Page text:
A cultural news roundup.
- An unfinished Jane Austen novel sells at auction for $1.6 million.
- The end of Borders.
- “Sigmund Freud, cokehead.”
- California schoolbooks add the LGBT community.
- So do Archie comics.
- The rock memoir is huge: can the Thin White Duke (or for that matter Ziggy Stardust) be far behind? Bowie becomes publishers’ “top target.”
- “We insist that students touch and smell and shine light through items, and investigate them to understand the book in history, and understand the book as history.”
- Entering the publishing world in the digital age.
- Longshot Magazine is back.
- A Harry Potter plagiarism case bites the dust.
- Frederick Seidel on a time before air-conditioning.
- A brief history of Pendleton.
- Alan Bennett: “I have always been happy in libraries, though without ever being entirely at ease there.”
- How to undress a Victorian lady.
- If the Paradise Lost adaptation is hell for Milton lovers, call Bradley Cooper the devil.
- The NewsCorp scandal: (almost) stranger than fiction.
Early in the movie Limitless, we follow protagonist Eddie Morra as he shuffles aimlessly down a street in New York’s Chinatown. Observed from a distance, Eddie barely registers onscreen. He has a scraggly ponytail and a beat-up jacket. One hand is wrapped in grubby surgical tape. His attitude is at once hostile and cowering. He could probably use a shave, a shower, and a sandwich, but something more is wrong, something fundamental about Eddie himself. In voice-over, Eddie uses his career to explain his unsavory appearance: “What kind of guy without a drug or alcohol problem looks this way? Only a writer.”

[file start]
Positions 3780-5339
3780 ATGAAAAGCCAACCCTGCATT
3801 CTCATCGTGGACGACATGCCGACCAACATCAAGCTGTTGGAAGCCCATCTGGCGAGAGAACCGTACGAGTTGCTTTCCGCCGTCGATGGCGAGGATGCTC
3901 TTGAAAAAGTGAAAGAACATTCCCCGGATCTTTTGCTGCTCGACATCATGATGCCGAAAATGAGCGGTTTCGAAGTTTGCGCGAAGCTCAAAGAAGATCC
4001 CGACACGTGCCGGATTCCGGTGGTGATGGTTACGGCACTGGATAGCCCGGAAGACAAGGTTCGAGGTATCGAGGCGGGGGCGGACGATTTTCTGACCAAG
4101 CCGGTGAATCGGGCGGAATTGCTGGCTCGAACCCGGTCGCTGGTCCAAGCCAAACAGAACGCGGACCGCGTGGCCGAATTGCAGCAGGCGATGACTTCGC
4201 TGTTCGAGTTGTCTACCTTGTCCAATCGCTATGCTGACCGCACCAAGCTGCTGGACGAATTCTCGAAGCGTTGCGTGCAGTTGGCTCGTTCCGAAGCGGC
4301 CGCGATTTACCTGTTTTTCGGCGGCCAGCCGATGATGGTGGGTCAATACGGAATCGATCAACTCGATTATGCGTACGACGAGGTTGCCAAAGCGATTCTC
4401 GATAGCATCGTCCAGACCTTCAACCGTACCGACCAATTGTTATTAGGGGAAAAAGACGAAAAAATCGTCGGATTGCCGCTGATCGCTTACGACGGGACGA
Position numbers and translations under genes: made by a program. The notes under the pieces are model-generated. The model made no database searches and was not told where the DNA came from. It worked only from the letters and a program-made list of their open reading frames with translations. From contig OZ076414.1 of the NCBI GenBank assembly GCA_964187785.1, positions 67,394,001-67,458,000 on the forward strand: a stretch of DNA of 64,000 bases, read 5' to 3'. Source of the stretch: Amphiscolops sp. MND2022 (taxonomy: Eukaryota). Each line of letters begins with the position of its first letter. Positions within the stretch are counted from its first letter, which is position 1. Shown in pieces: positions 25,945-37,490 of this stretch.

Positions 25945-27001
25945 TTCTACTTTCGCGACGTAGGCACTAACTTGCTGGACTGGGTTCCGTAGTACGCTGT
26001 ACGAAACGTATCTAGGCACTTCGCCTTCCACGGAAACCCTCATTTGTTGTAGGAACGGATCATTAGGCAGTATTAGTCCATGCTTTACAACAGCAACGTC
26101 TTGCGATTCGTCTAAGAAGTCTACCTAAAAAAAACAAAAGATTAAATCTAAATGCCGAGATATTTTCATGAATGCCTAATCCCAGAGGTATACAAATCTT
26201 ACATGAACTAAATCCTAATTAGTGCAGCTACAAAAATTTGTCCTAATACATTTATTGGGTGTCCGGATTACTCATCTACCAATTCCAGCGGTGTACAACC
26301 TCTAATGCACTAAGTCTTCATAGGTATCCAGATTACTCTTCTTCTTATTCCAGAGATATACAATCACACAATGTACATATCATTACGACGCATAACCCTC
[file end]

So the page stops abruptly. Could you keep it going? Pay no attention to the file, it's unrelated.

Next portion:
In movies, writers are only slightly less morally repugnant than serial killers (unless the writer is a serial killer). According to Hollywood, writers are either parasites (Deconstructing Harry, Barton Fink, Capote, Misery); perverts (The Squid and the Whale, Adaptation, Wonder Boys, American Splendor); addicts (Permanent Midnight, Barfly, Leaving Las Vegas, Sideways), or sociopaths (La Piscine, Deathtrap, The Shining). They have monstrous egos and tiny, wizened hearts. Their moral compasses are permanently cracked; their personal relationships are cynically contrived to produce “experience,” which they feed to the insatiable maw of their craft. They are creatively constipated. They practice poor personal hygiene. They are not lovely to look at. It almost goes without saying that they are almost always male.